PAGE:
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SUDAN-PEACE (UPDATED) Jun-2-2011 (540 words) With photo posted June 1. xxxi

Sudanese church leaders urge end to deadlock over Abyei

By Catholic News Service

JUBA, Southern Sudan (CNS) -- Catholic and Anglican church leaders in Sudan urged the government to end the deadlock over the disputed area around Abyei and allow resettlement for the tens of thousands displaced by the recent violence.

"We demand that our governments make an immediate concerted effort to agree upon a cease-fire and withdrawal of northern troops from Abyei to allow deployment of a neutral security force, safe passage and speedy resettlement for all the displaced and to work toward a genuine and lasting peace agreement," said the statement sent to Catholic News Service June 1.

It was signed by Archbishop Paulino Lukudu Loro of Juba and Episcopal Archbishop Daniel Deng Bul, primate of the Episcopal Church in Sudan.

Sudan seized Abyei May 21 after accusing troops from the South of attacking one of its convoys. U.N. officials said at least 60,000 people have been displaced by the ensuing violence, in which northern troops burned houses and attacked fleeing civilians.

The fighting comes just weeks before Southern Sudan's official independence date of July 9, after residents voted in January to secede from Sudan.

Abyei is near what would be the border of the two countries. A referendum on Abyei's political future also was scheduled for January but never took place because of disagreements over who was eligible to vote. The Sudanese government insisted that the nomadic Misseriya, a northern-aligned tribe that takes its cattle to Abyei during several months of the dry season, be allowed to participate, but that was rejected by the permanent residents of Abyei, mostly members of the Dinka Ngok tribe who support the Southern Sudan government.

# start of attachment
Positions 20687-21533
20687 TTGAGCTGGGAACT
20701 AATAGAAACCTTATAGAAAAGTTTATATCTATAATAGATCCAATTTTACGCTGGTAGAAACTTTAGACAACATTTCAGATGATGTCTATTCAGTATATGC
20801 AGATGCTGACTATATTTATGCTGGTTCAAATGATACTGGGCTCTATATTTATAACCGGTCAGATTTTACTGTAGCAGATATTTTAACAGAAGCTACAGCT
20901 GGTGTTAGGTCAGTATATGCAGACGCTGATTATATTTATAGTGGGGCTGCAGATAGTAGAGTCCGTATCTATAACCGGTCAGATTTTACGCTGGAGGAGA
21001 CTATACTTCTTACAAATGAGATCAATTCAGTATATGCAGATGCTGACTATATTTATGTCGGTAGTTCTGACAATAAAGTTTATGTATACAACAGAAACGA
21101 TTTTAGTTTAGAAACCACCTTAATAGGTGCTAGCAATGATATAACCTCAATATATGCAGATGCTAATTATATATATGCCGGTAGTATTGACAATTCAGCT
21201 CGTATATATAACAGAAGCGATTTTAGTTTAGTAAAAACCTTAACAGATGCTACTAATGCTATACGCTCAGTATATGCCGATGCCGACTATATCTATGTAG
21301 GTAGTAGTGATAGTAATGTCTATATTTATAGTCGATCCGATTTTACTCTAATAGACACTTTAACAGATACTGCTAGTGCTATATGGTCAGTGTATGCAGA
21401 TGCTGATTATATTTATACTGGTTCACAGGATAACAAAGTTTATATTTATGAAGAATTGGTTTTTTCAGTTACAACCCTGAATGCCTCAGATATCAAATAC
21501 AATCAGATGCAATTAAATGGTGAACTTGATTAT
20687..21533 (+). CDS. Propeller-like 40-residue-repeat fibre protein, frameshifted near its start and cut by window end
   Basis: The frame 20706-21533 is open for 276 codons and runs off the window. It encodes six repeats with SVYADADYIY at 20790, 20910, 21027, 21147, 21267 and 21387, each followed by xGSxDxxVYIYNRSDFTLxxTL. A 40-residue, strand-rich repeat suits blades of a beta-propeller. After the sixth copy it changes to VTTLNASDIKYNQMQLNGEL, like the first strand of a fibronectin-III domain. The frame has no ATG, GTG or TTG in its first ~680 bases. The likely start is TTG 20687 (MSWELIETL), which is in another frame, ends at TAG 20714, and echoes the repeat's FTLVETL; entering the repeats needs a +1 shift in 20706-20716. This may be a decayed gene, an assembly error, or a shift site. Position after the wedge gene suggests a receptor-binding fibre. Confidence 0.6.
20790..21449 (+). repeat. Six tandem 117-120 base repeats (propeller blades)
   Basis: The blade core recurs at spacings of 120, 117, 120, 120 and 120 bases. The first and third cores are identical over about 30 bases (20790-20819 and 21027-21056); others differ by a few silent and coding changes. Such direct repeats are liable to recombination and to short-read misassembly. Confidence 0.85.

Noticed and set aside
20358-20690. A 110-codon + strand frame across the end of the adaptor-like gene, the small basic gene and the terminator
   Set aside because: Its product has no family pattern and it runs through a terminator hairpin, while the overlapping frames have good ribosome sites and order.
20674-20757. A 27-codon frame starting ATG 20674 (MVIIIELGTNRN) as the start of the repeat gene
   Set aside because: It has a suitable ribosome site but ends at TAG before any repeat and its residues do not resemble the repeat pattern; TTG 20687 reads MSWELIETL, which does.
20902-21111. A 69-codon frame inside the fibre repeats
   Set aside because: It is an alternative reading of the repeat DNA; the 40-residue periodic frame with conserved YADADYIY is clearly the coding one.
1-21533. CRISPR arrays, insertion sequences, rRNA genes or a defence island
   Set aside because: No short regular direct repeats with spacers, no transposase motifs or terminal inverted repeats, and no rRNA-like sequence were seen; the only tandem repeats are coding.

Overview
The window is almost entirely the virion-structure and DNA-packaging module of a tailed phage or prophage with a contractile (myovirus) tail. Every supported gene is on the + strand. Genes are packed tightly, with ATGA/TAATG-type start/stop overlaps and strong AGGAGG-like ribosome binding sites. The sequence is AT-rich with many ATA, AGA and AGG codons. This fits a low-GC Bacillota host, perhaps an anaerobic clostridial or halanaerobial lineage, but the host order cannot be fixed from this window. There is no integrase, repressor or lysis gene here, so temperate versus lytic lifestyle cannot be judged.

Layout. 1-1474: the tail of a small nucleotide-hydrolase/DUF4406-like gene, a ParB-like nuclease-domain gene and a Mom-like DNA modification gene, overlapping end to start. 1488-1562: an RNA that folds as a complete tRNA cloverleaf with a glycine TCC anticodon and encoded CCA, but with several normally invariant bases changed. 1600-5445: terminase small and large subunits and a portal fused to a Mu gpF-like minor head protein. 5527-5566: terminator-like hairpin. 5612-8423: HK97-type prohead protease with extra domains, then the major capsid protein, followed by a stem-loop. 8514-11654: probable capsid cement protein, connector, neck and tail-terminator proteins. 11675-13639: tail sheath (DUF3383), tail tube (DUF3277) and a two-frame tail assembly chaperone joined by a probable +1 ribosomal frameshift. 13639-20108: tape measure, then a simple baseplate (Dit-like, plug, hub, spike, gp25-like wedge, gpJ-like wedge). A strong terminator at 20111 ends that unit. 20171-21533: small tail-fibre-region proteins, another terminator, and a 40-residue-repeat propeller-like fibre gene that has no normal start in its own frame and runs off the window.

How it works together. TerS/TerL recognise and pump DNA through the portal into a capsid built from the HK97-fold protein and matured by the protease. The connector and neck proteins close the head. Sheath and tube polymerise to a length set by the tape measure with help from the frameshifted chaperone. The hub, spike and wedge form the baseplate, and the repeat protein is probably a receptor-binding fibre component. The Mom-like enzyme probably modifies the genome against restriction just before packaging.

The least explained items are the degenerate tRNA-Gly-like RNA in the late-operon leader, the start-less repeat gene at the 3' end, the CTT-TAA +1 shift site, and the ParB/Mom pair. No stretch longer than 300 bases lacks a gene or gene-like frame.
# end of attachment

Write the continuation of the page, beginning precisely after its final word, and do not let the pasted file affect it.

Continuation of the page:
"It is well known that there have been difficulties resolving the status of Abyei politically, but there is no excuse whatsoever for war to break out at the center of a civil population, no excuse for endangering the lives of innocent people, no excuse for mindless destruction of homes and livelihoods," the church leaders said in their statement.

They said the fighting indicated that the 2005 Comprehensive Peace Agreement that ended decades of civil war in Sudan was not being taken seriously.

Earlier, international faith-based, civil and political leaders concerned about Sudan met in Germany and called on all parties to end violence in disputed regions, including Abyei.

The leaders also called on Sudan to stop bombings and violence against civilians in Darfur, saying humanitarian corridors need to remain open there and in other areas of unrest.

In a communique issued in late May, the delegates said the next weeks would be instrumental in deciding whether there would be two nations on the way to peace after July 9.

"We call upon the government of Sudan and the government of South Sudan to immediately stop all hostilities," the conference delegates said in their statement.

"We call for a withdrawal of the Sudan armed forces from Abyei," and the Sudan People's Liberation Army "to refrain from entering the region and for immediate unhindered humanitarian access," the leaders said.

The conference delegates in Germany said they were alarmed by the fact that time was running out to resolve Sudan-Southern Sudan issues such as border resettlement and wealth-sharing. They also called for the depoliticization of armed forces in Sudan and the buildup of nonpartisan conventional forces.


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